The ‘sultry’ green M&M has dropped its signature pair of knee-high boots for a more comfortable pair of flats, and the ‘sexy’ brown M&M has switched its pair of high heels for more practical pumps.

In a statement accompanying the new designs, M&M’s declared it was to give the characters “more nuanced personalities to underscore the importance of self-expression and power of community”.

I’m very supportive of a greater drive for inclusivity and diversity, but you have to wonder whether a fictional M&M character wearing high heels is the most pressing symbol of the feminist movement.

I was therefore tempted to relegate this to the “flop” basket; until Fox News anchor Tucker Carlson went on a rampage against woke liberals and it made the stunt worthwhile.

I’d encourage you to watch the above video, but in his bizarre rant, Carlson declared that M&Ms won’t be happy “until every last cartoon character is deeply unappealing and totally androgynous. Until the moment you wouldn’t want to have a drink with any one of them. That’s the goal. When you’re totally turned off, we’ve achieved equity”.

I mean, Tucker, I’m a big fan of M&Ms; but they’ve never turned me on.

There’s no “I” in Wellington

It’s easier to overcomplicate than simplify.

So you have to hand it to Wellington for a straightforward idea that is undoubtedly going to work.

They’ve created a new sculptural sign on the waterfront that spells out WELL_NGTON, missing the letter “I”.

One person at a time can stand on a platform to replicate the letter, and the council is hoping tourists will be more than willing to share the Instagram-able moment through their personal social networks.

Besides its sheer experiential simplicity, the clever execution allows the installation to be repainted, redesigned and relocated to reflect the diversity of attractions in Wellington: from cuisine festivals to concerts.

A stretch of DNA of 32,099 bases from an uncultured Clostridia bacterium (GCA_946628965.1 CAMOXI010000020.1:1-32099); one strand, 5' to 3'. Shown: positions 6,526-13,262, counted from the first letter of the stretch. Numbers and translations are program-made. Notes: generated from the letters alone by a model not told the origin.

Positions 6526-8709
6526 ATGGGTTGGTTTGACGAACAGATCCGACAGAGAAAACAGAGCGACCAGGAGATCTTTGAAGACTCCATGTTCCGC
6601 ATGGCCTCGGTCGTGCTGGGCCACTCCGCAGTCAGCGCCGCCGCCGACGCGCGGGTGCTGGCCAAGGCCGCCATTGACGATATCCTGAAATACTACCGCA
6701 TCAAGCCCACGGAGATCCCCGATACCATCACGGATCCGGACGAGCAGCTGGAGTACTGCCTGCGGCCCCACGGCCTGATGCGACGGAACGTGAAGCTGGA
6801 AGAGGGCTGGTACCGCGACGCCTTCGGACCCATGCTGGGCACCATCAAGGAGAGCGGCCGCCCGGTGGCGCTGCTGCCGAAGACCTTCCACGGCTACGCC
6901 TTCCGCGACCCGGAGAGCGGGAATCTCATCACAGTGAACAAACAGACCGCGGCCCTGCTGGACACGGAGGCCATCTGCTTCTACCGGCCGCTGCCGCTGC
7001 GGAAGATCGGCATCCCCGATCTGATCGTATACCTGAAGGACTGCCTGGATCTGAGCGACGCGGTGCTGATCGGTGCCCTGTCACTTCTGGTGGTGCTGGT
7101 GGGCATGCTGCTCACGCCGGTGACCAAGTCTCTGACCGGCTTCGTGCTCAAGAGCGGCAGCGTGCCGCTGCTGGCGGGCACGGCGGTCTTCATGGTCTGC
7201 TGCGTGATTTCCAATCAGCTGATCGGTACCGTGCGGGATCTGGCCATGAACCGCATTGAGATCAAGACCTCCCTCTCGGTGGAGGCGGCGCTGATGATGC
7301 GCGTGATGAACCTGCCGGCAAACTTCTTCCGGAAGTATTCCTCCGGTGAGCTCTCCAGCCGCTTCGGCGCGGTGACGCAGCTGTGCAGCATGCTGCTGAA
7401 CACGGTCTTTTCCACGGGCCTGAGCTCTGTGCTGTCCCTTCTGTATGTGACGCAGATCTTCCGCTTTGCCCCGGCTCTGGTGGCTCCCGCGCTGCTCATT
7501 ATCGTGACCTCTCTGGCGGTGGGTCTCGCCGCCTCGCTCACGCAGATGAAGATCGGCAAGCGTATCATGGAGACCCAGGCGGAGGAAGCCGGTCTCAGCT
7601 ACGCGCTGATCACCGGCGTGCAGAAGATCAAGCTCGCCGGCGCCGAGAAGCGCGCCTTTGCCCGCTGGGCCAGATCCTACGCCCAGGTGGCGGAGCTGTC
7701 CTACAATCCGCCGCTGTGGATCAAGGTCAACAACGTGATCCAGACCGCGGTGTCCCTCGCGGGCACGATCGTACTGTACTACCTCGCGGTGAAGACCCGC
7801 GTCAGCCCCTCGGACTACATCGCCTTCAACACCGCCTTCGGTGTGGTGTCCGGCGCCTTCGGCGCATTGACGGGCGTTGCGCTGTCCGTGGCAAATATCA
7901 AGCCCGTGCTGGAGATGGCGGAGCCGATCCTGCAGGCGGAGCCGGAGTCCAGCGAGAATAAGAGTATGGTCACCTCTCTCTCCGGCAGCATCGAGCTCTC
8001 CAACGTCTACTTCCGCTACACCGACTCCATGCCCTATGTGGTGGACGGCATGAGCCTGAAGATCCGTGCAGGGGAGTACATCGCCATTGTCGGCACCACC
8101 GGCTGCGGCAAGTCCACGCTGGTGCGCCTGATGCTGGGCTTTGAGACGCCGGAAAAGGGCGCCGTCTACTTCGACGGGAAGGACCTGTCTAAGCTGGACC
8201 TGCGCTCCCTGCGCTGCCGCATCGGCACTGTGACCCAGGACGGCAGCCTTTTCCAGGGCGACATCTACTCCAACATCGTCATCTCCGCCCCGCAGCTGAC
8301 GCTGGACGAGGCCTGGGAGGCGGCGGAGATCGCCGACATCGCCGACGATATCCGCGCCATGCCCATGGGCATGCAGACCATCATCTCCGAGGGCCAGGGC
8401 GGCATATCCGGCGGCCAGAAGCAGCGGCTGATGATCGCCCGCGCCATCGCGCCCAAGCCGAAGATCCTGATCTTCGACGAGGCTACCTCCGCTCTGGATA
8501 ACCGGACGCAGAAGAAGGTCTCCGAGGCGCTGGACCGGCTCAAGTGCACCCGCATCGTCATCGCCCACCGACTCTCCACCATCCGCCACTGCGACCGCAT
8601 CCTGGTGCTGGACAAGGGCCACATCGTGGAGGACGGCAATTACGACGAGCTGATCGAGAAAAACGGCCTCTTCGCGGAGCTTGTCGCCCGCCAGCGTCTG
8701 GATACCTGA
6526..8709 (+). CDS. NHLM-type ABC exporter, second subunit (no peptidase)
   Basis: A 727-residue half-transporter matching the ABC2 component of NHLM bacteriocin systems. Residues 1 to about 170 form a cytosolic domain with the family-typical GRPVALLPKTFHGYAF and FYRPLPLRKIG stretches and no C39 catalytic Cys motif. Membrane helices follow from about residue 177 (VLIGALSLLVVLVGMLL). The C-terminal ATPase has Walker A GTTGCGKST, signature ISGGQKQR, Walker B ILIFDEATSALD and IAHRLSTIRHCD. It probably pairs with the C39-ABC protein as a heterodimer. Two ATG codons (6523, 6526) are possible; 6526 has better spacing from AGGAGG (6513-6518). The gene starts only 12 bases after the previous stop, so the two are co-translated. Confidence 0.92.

If New Zealanders are willing to pose next to giant carrots, fizzy drinks and trouts at other tourism hotspots across the country; perhaps this more sophisticated offering of “I am in Wellington” is going to hit the spot.

BrewDog’s latest offering is anything but sad

I lived in London for close to a decade, and it’s hard to explain the weight of darkness and depression that can descend on that city at this time of year. It causes many to experience ‘Seasonal Affective Disorder’ (SAD).

Do you know what doesn’t help this disorder? Alcohol.

But it does provide an incredible opportunity for a brewer to promote their alcohol-free beer, and that’s exactly what craft-brewing PR-masters BrewDog tackled with the launch of their ‘SAD AF’ beverage.

They partnered with mental health movement #IAMWHOLE to encourage alcohol-free social connections and raise vital funds for male mental-health research.

It’s underpinned by PR and social content featuring Rizzle Kick’s Jordan Stephens and once again speaks to the purpose and social issues that are dominating brands PR and marketing efforts.

This brew has all the right ingredients: limited-edition product, charitable alignment, cultural resonance, and the right touch of celebrity.

If I wasn’t busy churning through those Smirnoff recipes, I might just have dabbled in an alcohol-free beverage myself.

For more from Kelly and The Fame Game, click here.

About Author

Kelly Grindle is Head of PR & Influence at Special PR.